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Tuesday, September 22, 2015

Getting away with more than 100 murders

By Phil Mattera, Dirt Diggers Digest
The famous statement from the 1950s to the effect that what was good for General Motors was good for the country needs to be updated.

Based on a settlement just announced by the Justice Department, we should be saying: what is good for GM is good for Mary Barra and bad for the country.

Barra, the chief executive of the automaker, and the company’s other top executives are celebrating the fact that they were able to negotiate a deal with federal prosecutors that contains no charges against individuals in connection with the failure to disclose a safety defect that has been linked to more than 120 deaths.


This came just a week after the adoption of a new policy by Justice that was supposedly going to make sure that individuals, including high-level executives, are targeted in major cases of corporate misconduct. 

That policy states that companies are not supposed to receive cooperation credit (lighter penalties) unless they hand over evidence relating to actual persons. Yet GM apparently got such credit.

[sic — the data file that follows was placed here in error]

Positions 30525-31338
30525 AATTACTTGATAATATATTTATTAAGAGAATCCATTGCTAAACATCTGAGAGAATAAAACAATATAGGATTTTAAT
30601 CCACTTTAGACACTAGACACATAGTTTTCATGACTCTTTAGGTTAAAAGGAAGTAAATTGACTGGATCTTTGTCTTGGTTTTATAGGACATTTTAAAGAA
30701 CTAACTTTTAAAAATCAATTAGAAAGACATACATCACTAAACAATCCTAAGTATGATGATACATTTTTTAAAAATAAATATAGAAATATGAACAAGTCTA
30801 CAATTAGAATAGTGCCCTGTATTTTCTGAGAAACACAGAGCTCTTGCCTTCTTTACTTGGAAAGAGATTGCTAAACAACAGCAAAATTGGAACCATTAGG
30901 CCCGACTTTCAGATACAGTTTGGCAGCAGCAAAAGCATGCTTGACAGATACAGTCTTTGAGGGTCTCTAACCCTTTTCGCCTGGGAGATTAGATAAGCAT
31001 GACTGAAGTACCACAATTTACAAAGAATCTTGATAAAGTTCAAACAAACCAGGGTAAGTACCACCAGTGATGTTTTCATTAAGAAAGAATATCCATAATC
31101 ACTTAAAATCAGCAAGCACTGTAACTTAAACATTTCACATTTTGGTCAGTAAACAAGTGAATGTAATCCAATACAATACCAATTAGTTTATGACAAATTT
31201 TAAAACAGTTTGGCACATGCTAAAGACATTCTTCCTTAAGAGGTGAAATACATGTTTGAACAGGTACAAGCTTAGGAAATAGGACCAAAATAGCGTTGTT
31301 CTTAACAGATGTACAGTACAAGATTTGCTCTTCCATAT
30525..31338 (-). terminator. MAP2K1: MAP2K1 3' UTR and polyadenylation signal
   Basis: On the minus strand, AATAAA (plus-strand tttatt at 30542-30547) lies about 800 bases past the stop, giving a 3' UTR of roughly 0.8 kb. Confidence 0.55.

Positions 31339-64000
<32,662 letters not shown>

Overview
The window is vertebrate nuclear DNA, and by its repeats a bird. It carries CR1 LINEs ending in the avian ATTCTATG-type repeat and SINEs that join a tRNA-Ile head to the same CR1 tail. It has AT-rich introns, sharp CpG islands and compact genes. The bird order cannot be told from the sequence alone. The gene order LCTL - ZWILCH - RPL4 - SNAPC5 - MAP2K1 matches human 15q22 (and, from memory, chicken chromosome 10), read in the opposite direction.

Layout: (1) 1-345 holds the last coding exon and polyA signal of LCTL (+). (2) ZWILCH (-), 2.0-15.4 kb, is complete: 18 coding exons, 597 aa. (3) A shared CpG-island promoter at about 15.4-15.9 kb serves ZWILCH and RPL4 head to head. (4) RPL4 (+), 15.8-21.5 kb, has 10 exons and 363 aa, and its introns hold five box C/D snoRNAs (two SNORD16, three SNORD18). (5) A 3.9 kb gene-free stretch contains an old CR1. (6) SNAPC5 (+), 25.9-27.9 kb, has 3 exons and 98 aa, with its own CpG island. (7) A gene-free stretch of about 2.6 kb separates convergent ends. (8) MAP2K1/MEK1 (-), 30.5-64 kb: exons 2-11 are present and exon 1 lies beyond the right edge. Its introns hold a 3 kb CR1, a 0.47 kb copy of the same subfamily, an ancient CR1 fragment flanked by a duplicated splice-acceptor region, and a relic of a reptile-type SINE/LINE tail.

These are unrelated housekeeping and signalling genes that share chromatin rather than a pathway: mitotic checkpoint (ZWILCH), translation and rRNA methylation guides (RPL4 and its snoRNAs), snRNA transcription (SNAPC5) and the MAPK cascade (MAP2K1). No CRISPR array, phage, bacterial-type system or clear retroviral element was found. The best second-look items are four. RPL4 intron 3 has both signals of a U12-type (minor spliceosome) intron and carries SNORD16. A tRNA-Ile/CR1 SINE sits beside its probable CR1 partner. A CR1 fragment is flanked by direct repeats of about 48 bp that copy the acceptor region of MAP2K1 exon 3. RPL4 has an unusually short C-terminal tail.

What’s even more shocking about the GM deal is that the company did not have to enter a guilty plea on the criminal charges that had been brought against it. Instead, it was given the opportunity to enter into a deferred prosecution agreement — the widely criticized practice of letting a company buy its way out of legal jeopardy by promising to be good in the future.

The Justice Department was supposedly moving away from what had become virtually automatic use of this device in cases involving large corporations. The GM deal diverges from the guilty pleas that had been extracted in several cases such as those involving major banks such as Citi and JPMorgan Chase.

Finally, the settlement is a disappointment because the amount of the penalty extracted, $900 million, is hardly punitive for a company of GM’s size and is well below the $1.2 billion Toyota had to pay to resolve similar charges last year.

An unwillingness to come down hard on large corporate malefactors is all too common, but what sets the GM case apart is that it is one of those rare instances in which the misconduct has been directly linked to many deaths. 

The automaker was, in a sense, being accused of murder — actually, of being a serial killer. And real people were involved in the irresponsible decisions that led to those deaths.


Yet GM was offered a deal that is the equivalent of probation and a fine, while its executives did not even get a slap on the wrist. 

If a street murder case were resolved with such light punishment, the prosecutor would be tarred and feathered. But when it comes to corporate crimes — and crimes involving corporate executives — the rules are very different.